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Heng Pov’s attempted murder conviction is upheld

Heng Pov’s attempted murder conviction is upheld

THE Court of Appeal on Thursday upheld the attempted murder conviction of former Phnom Penh municipal police chief Heng Pov in a case concerning an attack on a utility worker, though judges denied a request by the victim’s wife to increase a compensation award.

In 2008, Heng Pov was found guilty of attempted premeditated murder and sentenced to 18 years in prison for an attack that left Kim Daravuth, an employee of state-owned Electricite du Cambodge, paralysed.

The attack apparently stemmed from a dispute over whether Heng Pov had paid a power bill for his home in Kandal province’s Takhmao town.

When Kim Daravuth shut off power to the home after determining that the bill had not been paid, prosecutors said in 2008, Heng Pov ordered him killed.

Two other men were convicted of carrying out the attack and given identical prison sentences, and all three were ordered to pay Kim Daravuth a combined US$800,000 in compensation.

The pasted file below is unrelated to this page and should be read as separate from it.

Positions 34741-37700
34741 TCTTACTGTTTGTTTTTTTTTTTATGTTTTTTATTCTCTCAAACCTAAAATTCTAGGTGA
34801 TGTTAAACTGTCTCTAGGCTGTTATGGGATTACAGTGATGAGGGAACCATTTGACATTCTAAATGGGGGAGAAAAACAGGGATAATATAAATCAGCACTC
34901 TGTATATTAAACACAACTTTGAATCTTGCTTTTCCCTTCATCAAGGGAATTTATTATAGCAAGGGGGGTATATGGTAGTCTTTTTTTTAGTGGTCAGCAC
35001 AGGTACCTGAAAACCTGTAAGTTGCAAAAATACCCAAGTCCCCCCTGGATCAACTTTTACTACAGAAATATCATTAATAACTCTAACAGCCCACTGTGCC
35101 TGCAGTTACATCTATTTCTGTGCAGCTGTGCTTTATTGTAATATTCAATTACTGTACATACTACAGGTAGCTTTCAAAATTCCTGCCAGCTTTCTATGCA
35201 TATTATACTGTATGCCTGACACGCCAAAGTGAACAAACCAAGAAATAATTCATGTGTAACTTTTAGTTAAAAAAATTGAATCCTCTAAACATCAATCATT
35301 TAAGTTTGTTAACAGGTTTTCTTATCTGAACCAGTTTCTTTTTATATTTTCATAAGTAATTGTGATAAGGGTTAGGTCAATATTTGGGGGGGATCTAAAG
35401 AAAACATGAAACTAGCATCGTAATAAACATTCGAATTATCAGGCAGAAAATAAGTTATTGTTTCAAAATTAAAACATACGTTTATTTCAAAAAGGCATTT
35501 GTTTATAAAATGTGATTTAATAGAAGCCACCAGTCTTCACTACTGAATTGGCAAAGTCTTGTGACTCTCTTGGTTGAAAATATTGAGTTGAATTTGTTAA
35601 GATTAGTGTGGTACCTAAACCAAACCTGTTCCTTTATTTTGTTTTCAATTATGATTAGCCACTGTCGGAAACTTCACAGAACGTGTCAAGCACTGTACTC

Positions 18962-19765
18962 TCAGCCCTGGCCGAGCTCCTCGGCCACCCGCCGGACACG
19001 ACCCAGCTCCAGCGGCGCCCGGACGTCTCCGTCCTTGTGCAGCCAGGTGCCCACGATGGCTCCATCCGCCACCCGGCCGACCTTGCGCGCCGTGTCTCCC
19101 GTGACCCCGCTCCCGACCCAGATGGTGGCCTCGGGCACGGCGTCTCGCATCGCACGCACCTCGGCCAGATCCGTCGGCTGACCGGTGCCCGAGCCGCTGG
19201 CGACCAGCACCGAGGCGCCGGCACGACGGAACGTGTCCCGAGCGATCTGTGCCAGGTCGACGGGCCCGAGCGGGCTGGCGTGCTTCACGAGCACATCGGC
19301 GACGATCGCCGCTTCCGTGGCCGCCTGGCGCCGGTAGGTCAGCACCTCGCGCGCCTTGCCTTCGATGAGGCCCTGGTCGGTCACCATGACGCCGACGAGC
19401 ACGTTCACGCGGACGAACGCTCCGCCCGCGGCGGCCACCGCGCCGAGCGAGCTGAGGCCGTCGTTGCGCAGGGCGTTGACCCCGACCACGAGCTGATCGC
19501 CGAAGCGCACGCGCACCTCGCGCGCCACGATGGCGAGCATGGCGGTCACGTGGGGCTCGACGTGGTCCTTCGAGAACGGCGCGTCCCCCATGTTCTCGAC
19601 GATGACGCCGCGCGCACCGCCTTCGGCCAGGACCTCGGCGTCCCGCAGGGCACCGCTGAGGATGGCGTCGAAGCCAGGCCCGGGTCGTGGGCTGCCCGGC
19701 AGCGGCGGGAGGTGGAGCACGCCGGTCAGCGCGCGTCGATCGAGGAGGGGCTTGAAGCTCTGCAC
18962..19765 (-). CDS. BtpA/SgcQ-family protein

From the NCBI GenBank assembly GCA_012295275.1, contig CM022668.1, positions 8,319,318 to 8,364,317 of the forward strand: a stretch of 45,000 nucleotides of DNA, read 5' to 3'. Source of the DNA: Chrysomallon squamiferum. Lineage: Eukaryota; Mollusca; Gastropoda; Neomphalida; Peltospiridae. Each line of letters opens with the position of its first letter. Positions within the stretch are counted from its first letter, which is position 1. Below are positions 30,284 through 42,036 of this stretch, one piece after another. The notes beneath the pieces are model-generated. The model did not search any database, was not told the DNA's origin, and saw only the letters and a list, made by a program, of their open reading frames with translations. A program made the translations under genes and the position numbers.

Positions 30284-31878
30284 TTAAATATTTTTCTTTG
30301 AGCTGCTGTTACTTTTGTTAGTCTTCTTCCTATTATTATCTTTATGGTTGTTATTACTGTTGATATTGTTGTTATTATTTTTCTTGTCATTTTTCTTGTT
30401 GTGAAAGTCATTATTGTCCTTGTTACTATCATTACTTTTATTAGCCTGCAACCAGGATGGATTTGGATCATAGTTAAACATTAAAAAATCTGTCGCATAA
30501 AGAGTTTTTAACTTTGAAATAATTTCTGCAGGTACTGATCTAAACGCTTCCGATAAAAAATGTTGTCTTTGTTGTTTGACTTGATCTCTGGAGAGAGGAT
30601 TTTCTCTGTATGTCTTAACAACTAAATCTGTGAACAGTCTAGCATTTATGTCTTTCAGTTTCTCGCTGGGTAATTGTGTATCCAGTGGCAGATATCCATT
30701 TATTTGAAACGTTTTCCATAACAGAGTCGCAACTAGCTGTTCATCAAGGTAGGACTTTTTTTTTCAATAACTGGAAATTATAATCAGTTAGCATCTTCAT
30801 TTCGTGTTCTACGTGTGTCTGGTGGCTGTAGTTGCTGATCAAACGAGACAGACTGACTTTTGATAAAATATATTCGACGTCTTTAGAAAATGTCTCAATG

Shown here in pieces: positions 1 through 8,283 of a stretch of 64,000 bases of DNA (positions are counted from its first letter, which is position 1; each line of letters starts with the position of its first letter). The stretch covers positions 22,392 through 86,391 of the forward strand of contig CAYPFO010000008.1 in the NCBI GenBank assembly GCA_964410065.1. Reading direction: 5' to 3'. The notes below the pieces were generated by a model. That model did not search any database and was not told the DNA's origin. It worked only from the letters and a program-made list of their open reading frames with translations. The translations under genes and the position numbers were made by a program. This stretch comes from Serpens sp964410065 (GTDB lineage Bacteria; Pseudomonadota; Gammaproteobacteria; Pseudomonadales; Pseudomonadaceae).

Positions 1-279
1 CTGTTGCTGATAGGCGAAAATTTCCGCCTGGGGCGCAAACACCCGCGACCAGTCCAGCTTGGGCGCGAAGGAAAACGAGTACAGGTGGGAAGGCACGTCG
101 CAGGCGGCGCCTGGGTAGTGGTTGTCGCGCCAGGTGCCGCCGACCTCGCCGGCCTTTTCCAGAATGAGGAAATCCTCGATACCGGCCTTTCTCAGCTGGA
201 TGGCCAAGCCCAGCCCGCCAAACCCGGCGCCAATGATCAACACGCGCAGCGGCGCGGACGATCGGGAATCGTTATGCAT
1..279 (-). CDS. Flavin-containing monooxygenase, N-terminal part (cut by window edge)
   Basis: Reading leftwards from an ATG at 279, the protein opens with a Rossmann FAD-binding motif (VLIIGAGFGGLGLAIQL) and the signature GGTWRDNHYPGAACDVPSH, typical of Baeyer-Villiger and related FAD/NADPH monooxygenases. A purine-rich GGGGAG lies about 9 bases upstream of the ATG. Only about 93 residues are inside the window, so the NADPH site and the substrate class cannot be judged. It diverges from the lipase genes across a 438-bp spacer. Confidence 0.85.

Heng Pov professed his innocence during a hearing on April 30.

“I did not order, facilitate or execute the plan to kill him,” he said. “I never knew Kim Daravuth.”

At the same hearing, Vong Nilina, Kim Daravuth’s wife, demanded that the compensation award be increased to US$1.5 million, telling judges that her husband had required “expensive” medical treatment abroad.

In reading out the court’s ruling on Thursday, however, Judge Chuon Sunleng noted that both the sentence and compensation award “remain the same”.

Vong Nilina expressed her frustration with the ruling on Thursday, saying that Heng Pov deserved a harsher prison sentence.

“I want Heng Pov to get life imprisonment, and the compensation that the court ordered is too little because my husband’s treatment cost a lot,” she said.

Kao Soupha, Heng Pov’s lawyer, also blasted the ruling. “The decision is unjust and is not based on proof or witnesses saying that Heng Pov ordered the men to kill Kim Daravuth,” he said.

Heng Pov, who did not appear in court on Thursday, was arrested in 2006 and has since been sentenced to more than 90 years in prison on a raft of charges, including extortion, kidnapping and murder.

Last month, he released a book titled Strategy to Extinguish War in Cambodia that offers an analysis of recent Cambodian history and politics, and describes Prime Minister Hun Sen as a skilled leader, a move some observers said may have been part of an attempt to secure a pardon.

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